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Where America’s Milkshed is Growing
May 19, 2015

California may be the nation’s top milk producer, but other states are eclipsing the Western powerhouse in their pace of dairy growth.

Colorado, Kansas, Texas, Michigan and Indiana are among the leaders in milk output gains since 2010, a sign these heartland states may become more prominent players in the long-term future of the U.S. dairy industry.

Although many fast-growing dairy states are small producers–only Michigan and Texas rank in the top 10 dairy states–they are ramping up milk output and cow numbers as new milk-processing plants take root inside their borders. Aiding their growth are available water, sufficient land base for manure management, ready access to feed, and states’ business-friendly policies.

Colorado ranks only 16th in U.S. dairy production, but it’s led all major dairy states with a 27.6% expansion in milk output over the past five years. Today, its 125 dairies are milking 145,000 cows and producing more than 3.6 billion pounds annually. Although those are small numbers compared to California’s 42 billion pounds and 1.78 million dairy cows, Colorado’s increase is impressive.

“I’m glad to be in a region that offers such opportunity for long-term growth,” says Michelle Dickinson, whose Mountain View Farm milks 2,500 cows near Loveland, Colo.

The expansion is mainly due to Leprino Foods’ two new cheese manufacturing plants, says William Wailes, Colorado State University Extension dairy specialist. With one cheese facility in Fort Morgan, Colo., Denver-based Leprino boosted its milk processing capacity in 2011 with a $270 million cheese plant in Greeley.

“As the Greeley plant expands to capacity, Colorado will see additional growth with the need of 50,000-plus more cows,” Wailes says.

In Texas, milk production has jumped more than 16% since 2010. That partly stems from the new Hilmar Cheese Co. processing plant, which went online in 2007 in Dalhart, in the Texas Panhandle. With new local milk demand, Panhandle dairy-cow numbers rose from 20,000 head to some 300,000 today.

More recently, a rebound from the state’s damaging 2011-2012 drought and accompanying high feed costs has boosted milk output in the Lone Star State, says Ellen Jordon, dairy specialist with Texas A&M AgriLife Extension. “Producers are expanding their herds and getting their operations up to capacity,” she says.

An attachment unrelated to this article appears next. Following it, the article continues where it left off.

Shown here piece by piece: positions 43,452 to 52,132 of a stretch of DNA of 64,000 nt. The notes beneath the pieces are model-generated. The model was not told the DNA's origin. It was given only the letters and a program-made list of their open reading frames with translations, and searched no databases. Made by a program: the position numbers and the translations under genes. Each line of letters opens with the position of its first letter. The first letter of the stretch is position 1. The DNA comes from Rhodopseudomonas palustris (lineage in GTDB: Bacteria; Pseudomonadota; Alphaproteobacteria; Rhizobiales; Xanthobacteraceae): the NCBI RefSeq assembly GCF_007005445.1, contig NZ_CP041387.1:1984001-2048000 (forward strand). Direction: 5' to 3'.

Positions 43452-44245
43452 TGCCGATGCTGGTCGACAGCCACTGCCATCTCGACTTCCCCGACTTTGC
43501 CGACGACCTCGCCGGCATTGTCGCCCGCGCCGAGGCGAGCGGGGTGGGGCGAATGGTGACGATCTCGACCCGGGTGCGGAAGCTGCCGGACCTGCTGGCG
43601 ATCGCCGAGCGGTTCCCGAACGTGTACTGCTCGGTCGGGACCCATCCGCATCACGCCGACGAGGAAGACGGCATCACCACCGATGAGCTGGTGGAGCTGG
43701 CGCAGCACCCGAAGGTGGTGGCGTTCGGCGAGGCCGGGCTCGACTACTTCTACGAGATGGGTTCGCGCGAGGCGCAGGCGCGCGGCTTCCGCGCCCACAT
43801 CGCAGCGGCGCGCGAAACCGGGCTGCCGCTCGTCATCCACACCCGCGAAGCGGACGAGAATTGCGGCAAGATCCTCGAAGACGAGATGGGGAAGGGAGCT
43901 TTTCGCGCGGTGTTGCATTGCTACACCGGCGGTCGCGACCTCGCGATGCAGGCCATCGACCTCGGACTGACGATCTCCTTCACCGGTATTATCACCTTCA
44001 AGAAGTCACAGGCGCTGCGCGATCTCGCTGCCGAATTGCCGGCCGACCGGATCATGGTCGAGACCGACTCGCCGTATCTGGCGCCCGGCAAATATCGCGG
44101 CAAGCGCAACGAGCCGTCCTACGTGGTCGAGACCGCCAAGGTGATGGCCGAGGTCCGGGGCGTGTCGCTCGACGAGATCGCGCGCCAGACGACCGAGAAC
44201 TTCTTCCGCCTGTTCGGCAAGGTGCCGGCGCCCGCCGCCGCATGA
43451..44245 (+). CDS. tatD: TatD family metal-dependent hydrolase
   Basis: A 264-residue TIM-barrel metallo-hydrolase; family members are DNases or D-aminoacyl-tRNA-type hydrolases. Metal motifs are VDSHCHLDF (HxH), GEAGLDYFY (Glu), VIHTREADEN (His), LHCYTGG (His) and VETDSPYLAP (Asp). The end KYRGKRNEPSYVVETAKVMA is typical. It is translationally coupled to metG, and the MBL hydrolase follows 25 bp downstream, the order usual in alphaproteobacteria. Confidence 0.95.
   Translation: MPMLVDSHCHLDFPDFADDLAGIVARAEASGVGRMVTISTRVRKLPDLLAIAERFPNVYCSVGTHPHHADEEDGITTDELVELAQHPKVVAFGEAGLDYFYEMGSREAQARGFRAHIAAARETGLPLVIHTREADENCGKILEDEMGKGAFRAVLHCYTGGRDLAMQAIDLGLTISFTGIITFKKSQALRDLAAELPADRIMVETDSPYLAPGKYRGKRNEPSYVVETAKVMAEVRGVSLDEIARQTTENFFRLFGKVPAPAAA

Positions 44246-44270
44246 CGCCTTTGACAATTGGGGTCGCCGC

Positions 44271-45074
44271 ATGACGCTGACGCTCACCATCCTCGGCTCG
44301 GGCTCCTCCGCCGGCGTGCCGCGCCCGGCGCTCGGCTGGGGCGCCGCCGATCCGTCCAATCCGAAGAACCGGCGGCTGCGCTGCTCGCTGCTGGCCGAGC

Expanding nearly 12% since 2010, South Dakota is among the nation’s fastest-growing dairy states. It’s still a small milk producer–just 2.1 billion pounds in 2014–but the trends are pointing up. In the first quarter of 2015, the state reached No. 20 among U.S. dairy states and is on track to surpass its 2014 production.

Bolstered by Gov. Dennis Daugaard’s hands-on support, South Dakota has recruited new processing plants and dairies.

“Our reasonable feed costs, favorable tax climate, strong demand for milk and unwavering support for agriculture make South Dakota a perfect place to expand the dairy industry,” says Daugaard.

In the Southeast, Florida and Georgia have bucked the region’s declining milk trend, with Florida climbing nearly 18% since 2010.

In contrast to the mid-section’s double-digit expansion, California’s milk output has barely budged in the past five years, with a stagnant .5% growth. Increasing social, financial and regulatory pressures have pushed 16% of California’s dairies out of business in the past five years.

Can dairy growth in the nation’s mid-section continue? Most think the pace will slow but that dairies are there to stay.

“Future growth will be impacted by increasing production costs and capital investment requirements,” Dickinson says. “If the market understands and responds to those, Colorado dairy farmers will be successful.”

Others wonder whether the accelerated depletion of the Ogallala Aquifer beneath the Great Plains will darken the outlook for emerging dairy states.

“It will be an issue for both dairies and crop producers,” says commodity broker Robin Schmahl, owner of Wisconsin-based AgDairy LLC. “The states in those areas were not meant for row-crop production to the extent that it has been done. When groundwater is depleted faster than it can recharge, it will eventually become a large problem.”

By: Catherine Merlo, Dairy Today Western & Online Editor
Source: Dairy Today,


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